Thankfully, and what a relief, Dr. Earl Geddes put this debate to bed by thoroughly documenting that regardless of bass system architecture, a bass waveform reflects between two boundaries before one complete cycle is audible. In sequence, first the boundary makes its indelible imprint on the bass waveform, then listeners perceive the waveform. For this reason and in this way, the boundary effects are more significant than differences between various sub architectures (presuming the subs are appropriately tuned).
Dr. Geddes proved the sub architecture is less critical than a minimum quantity of three subs, necessary to minimize the above described impact of the room’s boundaries. (Distributed Sub Arrays have one special tuning requirement unique to their architecture.)
Bass Quality Myths
Let’s suppose we are concerned only with well-built and properly tuned bass systems of all types (sealed, reflex, etc.), wired properly and driven by an amp with power reserve and adequate damping factor. Listeners often wrongly correlate perceived bass qualities such as “quick,” “slow,” or “boomy" to woofer size, system type, tuning specifications, or combinations thereof.
In reality such perceptions result from geographic relationships between the two speakers, the listener, and the room’s boundaries. For instance, perception could change from “boomy and muddy” to “lean” by changing position of the listener, the speakers, or both.
Separating a system into two component parts provides several other noteworthy benefits. The bass range has its own dedicated amplifier and likewise the mid/treble range.
Large, heavy, sub drivers capable of solid 20 Hz output require maximum current and voltage at long wavelengths, very different from qualities associated with state of the art mid/treble. Bass amp requirements lend themselves to lighter, smaller, lower cost, cooler-running, highest efficiency Class D architecture. Conversely, the mid/treble amplifier requires maximum resolution of shorter wavelengths, without concern for bass performance.
The number of speakers with limited bass output is much larger than speakers flat to 20 Hz. Stand-mount monitors minimize cost and space, integrate easier into a living space, and often offer better spatial performance. Floor-standing speakers have larger panels more prone to resonate. 20-Hz drivers sharing the same enclosure with mid/treble drivers requires Herculean mass and damping otherwise unnecessary with separate subs (some preferred single-column speakers weigh over 400 lbs each…take a look at the incredible, intricate super structure comprising Magico’s largest floor standing loudspeaker).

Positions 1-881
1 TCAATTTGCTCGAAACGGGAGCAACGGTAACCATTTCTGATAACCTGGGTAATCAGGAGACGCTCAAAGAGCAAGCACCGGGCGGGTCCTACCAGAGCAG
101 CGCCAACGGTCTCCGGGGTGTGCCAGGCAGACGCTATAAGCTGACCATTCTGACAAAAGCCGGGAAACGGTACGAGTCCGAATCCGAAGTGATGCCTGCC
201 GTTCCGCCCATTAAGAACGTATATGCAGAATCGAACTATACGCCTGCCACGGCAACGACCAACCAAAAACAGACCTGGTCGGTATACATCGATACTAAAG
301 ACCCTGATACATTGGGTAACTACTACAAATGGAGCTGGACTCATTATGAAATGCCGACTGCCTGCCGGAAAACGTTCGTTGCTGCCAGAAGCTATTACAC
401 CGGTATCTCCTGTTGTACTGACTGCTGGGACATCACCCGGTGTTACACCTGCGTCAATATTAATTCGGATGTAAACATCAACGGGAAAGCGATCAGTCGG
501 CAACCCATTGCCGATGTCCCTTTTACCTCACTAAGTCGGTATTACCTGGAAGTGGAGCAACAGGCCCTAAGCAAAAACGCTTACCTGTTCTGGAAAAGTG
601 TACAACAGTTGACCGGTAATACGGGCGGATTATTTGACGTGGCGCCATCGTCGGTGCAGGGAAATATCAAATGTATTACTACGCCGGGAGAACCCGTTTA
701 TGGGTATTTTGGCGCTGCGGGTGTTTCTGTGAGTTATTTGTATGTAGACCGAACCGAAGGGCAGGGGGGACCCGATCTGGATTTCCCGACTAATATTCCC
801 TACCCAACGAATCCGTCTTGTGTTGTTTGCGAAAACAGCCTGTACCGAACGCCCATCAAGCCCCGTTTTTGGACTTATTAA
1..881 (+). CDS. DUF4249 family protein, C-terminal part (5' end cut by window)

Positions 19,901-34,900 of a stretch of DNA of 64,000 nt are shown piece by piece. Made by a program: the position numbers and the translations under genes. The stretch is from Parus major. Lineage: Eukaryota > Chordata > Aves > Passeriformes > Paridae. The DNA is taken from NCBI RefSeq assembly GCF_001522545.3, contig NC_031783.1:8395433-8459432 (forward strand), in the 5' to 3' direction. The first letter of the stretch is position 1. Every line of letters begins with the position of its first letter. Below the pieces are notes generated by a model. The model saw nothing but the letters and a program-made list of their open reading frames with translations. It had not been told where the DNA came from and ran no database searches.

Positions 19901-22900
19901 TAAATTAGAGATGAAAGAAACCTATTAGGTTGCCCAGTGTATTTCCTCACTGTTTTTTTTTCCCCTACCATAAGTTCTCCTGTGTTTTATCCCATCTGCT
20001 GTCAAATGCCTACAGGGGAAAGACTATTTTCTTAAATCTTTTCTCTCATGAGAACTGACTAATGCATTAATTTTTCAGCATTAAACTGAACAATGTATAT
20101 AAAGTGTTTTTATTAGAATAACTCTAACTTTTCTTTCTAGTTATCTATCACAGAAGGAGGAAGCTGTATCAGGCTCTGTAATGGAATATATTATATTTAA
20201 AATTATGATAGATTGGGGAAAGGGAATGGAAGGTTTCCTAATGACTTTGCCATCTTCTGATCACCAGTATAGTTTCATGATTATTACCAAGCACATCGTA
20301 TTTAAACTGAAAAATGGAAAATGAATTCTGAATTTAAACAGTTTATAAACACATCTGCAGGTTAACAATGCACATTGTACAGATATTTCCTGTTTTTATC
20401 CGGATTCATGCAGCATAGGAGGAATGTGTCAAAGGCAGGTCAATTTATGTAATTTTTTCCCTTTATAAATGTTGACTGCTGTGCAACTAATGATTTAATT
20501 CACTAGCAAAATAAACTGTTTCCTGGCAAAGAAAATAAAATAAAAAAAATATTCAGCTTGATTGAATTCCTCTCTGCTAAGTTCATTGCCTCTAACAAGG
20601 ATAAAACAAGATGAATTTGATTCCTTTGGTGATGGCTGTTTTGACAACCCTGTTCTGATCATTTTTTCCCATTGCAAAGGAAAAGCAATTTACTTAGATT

Single-column speakers capable of 20 Hz require large enclosures. The larger the internal enclosure dimension the lower the resonant frequency of each panel, and the more likely is it to resonate within the woofer bandpass. It’s possible to work around these problems…and always costly. And still, regardless of architecture, engineering and ultimate cost, no single-column speaker has DEBRA’s wide-bandwidth mode cancelling effect. (Costly, huge, floor-to-ceiling towers filled with multiple woofers cancel the dominant ceiling mode. But DEBRA mechanically equalizes all modes including the ceiling, for lower cost and with less environmental impact.)
DEBRA’s setup process takes less time and effort than the never-ending trial and error associated with full-range speaker siting. Professional reviewers sometimes modify speaker setup even after the speaker’s designer spent hours at the same task.
Also, DEBRA allows for mutually exclusive ideal siting of the subs and main speakers, something impossible with all single-column full-range speakers.
Every difference between DEBRA and even the most complex cost-no-object full-range single-column speaker favors the former over the latter.
Why Not 20 Hz? Lower than 20Hz?
For listeners whose goal is highest performance, we wonder why anyone should settle for less than 20 Hz performance when considering a state of the art reproduction system. Further, we wonder why someone would consider something state of the art that does not employ a technique nature offers (dilution of the room’s bass modes) as the first choice to solve vexing bass mode issues.
Some fanatics may desire a cutoff below 20 Hz, and we sympathize with lofty performance goals. But keep the following in mind. For sealed systems driver excursion squares for each lower octave. For reflex systems such as DEBRA, driver excursion is maximally damped at the port tuning frequency. The lower the bass cutoff the lower is port tuning and the lower is the frequency at which the driver is damped.
Compare a system tuned for an f3 of 16 Hz vs. 20 Hz: the 16 Hz system of course makes power 2/5ths octave lower than the 20 Hz system (for the rare recording with 16 Hz present and rare system capable of reproducing it). But at higher mid-bass frequencies driver excursion is lower in the 20 Hz and greater in the 16 Hz system. For all music program, there is much more mid-bass content than that at 16 Hz. In the mid bass the 20 Hz system distorts less and has greater power handling than the 16 Hz system. The human ear may not be sensitive to the difference in distortion, but the 20 Hz system has a larger and safer power envelope than the 16 Hz system at higher, more common mid bass frequencies.